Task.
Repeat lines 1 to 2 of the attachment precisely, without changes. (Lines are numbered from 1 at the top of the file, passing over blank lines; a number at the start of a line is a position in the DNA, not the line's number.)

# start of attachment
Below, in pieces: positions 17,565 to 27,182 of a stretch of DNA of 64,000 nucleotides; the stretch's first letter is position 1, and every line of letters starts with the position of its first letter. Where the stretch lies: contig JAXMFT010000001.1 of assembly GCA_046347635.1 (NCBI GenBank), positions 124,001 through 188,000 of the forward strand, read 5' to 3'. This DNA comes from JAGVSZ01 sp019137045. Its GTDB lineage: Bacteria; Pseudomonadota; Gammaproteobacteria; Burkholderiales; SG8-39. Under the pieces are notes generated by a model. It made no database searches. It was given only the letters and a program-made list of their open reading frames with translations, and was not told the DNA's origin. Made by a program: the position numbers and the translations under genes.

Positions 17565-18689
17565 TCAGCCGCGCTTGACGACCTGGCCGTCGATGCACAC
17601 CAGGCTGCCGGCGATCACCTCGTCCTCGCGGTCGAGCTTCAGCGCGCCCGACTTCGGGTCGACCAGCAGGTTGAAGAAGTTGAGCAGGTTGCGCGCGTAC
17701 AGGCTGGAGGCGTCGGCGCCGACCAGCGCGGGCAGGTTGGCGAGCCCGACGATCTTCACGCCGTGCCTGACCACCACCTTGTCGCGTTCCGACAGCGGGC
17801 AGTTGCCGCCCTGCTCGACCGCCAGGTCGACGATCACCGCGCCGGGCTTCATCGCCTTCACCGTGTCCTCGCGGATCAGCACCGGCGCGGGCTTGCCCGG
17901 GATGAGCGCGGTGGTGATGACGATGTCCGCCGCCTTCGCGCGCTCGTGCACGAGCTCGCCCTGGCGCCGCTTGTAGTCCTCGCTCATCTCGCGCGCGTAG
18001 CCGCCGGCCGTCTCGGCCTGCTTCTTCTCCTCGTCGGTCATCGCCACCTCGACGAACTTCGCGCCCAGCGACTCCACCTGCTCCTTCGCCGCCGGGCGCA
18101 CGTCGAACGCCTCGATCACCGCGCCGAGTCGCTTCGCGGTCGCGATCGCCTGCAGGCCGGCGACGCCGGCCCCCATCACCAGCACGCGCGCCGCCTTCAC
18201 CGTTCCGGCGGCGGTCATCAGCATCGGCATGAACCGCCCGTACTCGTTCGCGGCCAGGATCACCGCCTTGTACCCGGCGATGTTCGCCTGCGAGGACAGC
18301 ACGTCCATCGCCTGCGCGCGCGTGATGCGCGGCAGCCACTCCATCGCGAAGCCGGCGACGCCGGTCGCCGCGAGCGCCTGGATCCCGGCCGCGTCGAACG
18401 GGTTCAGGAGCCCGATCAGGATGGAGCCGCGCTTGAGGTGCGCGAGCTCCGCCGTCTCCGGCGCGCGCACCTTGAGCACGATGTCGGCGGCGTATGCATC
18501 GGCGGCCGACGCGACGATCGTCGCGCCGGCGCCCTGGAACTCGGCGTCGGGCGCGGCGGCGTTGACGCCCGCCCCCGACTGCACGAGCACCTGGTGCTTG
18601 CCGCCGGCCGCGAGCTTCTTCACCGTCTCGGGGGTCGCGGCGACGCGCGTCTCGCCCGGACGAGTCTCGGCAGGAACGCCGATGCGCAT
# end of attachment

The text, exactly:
Below, in pieces: positions 17,565 to 27,182 of a stretch of DNA of 64,000 nucleotides; the stretch's first letter is position 1, and every line of letters starts with the position of its first letter. Where the stretch lies: contig JAXMFT010000001.1 of assembly GCA_046347635.1 (NCBI GenBank), positions 124,001 through 188,000 of the forward strand, read 5' to 3'. This DNA comes from JAGVSZ01 sp019137045. Its GTDB lineage: Bacteria; Pseudomonadota; Gammaproteobacteria; Burkholderiales; SG8-39. Under the pieces are notes generated by a model. It made no database searches. It was given only the letters and a program-made list of their open reading frames with translations, and was not told the DNA's origin. Made by a program: the position numbers and the translations under genes.

Positions 17565-18689